“The money is there, the question is where it goes,” Papandreou said, echoing his much criticised statements in the race to the 2009 general elections that there is money. Pointing out that more than one million Greeks currently had tax issues that were still open he said the government would ensure that all the cases were closed cleanly and fairly, with the aim of expanding the tax base and ensuring that everyone paid their dues.
In another appeal to the media he asked that journalists to be careful not to present proposals or ideas under discussion as impending decisions and in this way demonising ideas and the exchange of opinions.
With a call for collective effort and responsibility,Papandreou underlined that the work of reforming the country had begun and stressed that the challenge before Greece was: “patriotic and not party politics”.
“We either win together or we sink” he emphasized adding that if all Greeks worked together the country would prevail.
Answering more specific questions, Papandreou said that a system for equating taxes for heating oil and diesel used by vehicles would not go into effect until a redistribution mechanism was ready.
Concerning the much larger cabinet created under the new reshuffle – in contrast to the much “leaner” cabinet appointed when PASOK was first elected to power – Papandreou said that the previous government had done well but that there was still room for improvement. He said the extra ministers were necessary in order to speed up control and supervision of the government’s priorities.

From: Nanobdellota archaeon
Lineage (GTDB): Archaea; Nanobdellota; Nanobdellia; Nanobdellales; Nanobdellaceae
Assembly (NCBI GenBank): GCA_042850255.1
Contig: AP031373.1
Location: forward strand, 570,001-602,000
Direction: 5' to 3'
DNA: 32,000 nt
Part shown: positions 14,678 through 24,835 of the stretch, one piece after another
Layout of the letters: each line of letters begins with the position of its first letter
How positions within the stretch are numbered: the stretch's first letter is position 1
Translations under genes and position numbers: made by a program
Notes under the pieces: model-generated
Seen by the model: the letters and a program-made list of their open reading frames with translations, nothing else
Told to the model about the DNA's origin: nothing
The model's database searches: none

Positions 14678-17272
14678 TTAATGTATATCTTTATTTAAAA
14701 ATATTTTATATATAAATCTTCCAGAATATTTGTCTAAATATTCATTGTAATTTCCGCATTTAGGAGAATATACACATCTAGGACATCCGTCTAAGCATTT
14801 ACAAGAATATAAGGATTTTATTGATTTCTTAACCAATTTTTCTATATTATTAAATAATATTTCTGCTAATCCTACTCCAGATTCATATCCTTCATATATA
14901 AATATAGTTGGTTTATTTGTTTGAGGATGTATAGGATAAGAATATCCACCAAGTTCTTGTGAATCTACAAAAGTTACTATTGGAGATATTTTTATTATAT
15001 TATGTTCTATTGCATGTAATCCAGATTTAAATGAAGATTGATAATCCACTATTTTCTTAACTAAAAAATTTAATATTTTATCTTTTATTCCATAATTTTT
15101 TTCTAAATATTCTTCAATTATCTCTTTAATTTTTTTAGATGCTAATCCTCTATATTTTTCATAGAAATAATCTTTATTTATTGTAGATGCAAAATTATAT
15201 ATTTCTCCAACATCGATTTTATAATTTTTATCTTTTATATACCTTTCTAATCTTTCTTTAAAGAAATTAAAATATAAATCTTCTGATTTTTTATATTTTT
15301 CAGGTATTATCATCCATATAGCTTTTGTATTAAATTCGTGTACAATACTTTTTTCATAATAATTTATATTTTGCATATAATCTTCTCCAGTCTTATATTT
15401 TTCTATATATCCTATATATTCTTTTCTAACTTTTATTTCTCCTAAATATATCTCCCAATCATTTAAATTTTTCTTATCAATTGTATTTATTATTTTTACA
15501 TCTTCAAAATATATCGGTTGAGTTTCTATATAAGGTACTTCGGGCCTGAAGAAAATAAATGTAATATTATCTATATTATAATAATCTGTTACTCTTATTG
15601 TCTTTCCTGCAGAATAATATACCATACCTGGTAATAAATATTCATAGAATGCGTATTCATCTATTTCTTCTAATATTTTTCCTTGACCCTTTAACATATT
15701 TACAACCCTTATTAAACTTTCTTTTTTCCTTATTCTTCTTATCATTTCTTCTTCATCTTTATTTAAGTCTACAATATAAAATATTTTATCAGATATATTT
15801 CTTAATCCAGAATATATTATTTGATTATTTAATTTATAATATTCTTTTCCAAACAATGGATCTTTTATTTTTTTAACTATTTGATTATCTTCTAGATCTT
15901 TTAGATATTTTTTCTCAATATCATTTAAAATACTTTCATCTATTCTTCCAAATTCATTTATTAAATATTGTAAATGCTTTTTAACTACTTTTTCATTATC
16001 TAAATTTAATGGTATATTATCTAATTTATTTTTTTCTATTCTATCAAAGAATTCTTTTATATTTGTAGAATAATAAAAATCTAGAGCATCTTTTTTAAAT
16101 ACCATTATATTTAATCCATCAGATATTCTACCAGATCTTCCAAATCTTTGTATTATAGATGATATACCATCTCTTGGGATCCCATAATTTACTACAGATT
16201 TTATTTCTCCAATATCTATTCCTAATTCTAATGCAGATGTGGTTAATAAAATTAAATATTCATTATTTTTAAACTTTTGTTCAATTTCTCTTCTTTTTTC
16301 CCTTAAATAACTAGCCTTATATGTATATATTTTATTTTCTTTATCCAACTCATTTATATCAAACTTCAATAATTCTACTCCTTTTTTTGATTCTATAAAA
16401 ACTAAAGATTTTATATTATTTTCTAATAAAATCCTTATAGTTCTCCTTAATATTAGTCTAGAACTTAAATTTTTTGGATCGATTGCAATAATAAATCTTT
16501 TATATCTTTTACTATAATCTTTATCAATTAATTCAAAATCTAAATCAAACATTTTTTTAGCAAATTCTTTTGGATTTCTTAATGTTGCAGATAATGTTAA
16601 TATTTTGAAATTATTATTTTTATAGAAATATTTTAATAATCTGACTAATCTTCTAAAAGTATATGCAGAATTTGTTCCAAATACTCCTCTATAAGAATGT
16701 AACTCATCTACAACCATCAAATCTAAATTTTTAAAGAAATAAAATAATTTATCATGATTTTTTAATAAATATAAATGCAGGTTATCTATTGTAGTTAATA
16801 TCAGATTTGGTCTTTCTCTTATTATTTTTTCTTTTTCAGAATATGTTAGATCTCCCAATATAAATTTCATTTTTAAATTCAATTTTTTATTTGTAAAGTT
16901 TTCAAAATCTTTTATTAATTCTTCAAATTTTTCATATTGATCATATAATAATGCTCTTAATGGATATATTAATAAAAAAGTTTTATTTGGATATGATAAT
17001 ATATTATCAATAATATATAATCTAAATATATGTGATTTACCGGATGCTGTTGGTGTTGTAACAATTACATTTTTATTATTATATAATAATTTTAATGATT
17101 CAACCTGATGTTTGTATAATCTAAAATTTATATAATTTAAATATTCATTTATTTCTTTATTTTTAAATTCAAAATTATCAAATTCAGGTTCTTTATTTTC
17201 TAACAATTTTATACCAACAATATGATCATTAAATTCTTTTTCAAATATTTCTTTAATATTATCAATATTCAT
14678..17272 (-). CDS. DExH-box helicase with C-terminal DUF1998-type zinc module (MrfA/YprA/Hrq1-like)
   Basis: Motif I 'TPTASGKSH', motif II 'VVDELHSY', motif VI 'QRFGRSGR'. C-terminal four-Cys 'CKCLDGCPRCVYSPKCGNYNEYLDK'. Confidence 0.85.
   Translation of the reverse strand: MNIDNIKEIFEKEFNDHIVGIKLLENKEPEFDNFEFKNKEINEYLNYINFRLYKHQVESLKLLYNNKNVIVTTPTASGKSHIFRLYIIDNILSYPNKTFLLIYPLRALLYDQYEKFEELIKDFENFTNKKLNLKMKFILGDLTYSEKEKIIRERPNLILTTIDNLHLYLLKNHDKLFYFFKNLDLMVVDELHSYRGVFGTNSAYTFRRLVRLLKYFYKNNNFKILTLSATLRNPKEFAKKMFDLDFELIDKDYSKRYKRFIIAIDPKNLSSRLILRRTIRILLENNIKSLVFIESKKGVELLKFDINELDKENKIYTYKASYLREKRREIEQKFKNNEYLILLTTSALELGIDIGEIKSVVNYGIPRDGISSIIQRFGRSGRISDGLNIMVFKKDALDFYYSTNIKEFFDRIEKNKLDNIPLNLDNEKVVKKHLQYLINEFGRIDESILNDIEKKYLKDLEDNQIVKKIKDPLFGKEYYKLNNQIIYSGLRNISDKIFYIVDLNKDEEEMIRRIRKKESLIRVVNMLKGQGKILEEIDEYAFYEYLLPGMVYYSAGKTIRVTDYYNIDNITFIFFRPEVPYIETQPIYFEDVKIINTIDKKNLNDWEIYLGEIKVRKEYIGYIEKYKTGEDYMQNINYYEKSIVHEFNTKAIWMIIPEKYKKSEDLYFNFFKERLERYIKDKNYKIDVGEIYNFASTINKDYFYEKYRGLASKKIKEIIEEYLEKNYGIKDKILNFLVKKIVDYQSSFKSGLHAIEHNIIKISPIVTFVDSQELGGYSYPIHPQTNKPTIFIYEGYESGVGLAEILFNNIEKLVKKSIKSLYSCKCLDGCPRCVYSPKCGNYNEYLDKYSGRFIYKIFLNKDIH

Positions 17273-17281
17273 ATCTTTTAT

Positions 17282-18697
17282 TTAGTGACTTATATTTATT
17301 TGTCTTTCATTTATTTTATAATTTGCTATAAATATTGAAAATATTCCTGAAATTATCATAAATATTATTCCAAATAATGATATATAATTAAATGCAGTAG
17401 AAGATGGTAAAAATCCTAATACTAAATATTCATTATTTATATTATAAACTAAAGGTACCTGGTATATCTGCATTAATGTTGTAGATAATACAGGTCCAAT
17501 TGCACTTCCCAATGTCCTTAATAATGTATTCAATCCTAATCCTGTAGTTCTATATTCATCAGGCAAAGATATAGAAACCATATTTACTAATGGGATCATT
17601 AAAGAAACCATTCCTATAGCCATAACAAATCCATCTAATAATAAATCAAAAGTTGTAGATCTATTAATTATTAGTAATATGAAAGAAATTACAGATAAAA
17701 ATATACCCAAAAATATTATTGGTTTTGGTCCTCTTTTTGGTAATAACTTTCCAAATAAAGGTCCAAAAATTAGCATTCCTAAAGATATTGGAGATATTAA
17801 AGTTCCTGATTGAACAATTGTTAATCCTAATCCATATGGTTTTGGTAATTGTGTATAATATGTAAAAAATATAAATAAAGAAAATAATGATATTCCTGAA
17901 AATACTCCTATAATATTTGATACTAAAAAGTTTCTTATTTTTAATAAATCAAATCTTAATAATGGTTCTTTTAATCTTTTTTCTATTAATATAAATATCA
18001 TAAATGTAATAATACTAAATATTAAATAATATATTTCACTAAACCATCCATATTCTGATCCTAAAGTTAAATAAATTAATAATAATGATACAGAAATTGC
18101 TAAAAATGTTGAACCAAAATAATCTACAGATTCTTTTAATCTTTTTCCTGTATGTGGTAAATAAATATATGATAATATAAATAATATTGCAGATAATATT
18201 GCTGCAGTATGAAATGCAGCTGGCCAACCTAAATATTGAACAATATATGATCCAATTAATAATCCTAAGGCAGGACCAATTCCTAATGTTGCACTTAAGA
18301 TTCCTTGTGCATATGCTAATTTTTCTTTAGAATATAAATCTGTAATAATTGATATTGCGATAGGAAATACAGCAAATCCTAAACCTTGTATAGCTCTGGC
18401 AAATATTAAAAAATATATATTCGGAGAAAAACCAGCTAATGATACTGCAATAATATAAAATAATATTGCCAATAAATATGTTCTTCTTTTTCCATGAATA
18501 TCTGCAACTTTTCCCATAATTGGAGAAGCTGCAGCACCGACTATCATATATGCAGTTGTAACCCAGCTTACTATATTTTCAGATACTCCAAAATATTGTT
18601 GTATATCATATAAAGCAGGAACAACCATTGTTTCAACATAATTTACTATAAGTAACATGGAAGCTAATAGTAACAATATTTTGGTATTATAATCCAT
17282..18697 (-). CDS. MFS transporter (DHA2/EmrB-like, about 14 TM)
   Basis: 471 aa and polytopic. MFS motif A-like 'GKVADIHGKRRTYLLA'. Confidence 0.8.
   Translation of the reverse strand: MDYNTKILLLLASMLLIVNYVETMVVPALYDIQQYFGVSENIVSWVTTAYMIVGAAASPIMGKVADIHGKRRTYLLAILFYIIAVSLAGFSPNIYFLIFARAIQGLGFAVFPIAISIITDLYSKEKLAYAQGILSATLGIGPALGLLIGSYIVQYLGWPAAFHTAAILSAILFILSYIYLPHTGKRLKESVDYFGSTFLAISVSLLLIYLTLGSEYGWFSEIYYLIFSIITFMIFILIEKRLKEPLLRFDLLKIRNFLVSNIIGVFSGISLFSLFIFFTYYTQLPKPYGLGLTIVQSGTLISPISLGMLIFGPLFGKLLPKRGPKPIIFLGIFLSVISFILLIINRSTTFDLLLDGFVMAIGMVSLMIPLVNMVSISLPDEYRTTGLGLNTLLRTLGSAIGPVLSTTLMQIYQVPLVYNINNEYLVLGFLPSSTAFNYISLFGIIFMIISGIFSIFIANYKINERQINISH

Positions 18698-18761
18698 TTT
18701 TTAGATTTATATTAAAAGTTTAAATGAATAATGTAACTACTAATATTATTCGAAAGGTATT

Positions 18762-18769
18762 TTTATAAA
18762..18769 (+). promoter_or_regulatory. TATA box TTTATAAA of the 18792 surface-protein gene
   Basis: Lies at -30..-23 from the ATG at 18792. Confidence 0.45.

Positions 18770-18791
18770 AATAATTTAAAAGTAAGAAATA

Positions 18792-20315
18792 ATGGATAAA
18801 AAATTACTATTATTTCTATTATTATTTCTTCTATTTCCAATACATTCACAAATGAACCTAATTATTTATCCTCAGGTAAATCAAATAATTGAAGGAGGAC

The prime minister denied any plans to relocate to some official position in the European Union or United Nations, stressing that he did not intend to stand down.
“I have taken charge in tough times and I will not shy away. This is where I have promised to be and this is where I will stay” he stressed.
Parties strongly criticise PM:
The prime minister’s appearances at The Thessaloniki International Fair had only served to increase concern and confusion about the fate of Greece, main opposition New Democracy spokesman Panos Panagiotopoulos said on Sunday. His comments were in regard to the prime minister’s speech and press conference.
“One year after his false claims that ‘the money is there’ the prime minister has succeeded, in spite of his attempts to reassure us, to make us even more worried through the confusion, contradictions, inaccuracies and gaps in his statements” the spokesman said.
According to the Communist Party of Greece (KKE), the prime minister’s claims concerning “necessary” and “patriotic” changes were lies since the same barbaric measures were being imposed on peoples throughout the EU, with the same tragic results for people and “no cure for over-aged capitalism”.
Popular Orthodox Rally (LAOS) spokesman Kostis Aivaliotis was stinging in his criticism, saying the prime minister’s press conference was “without substance, verve or result” and that it made “obvious the prime minister’s inability to answer the questions that concern the country”.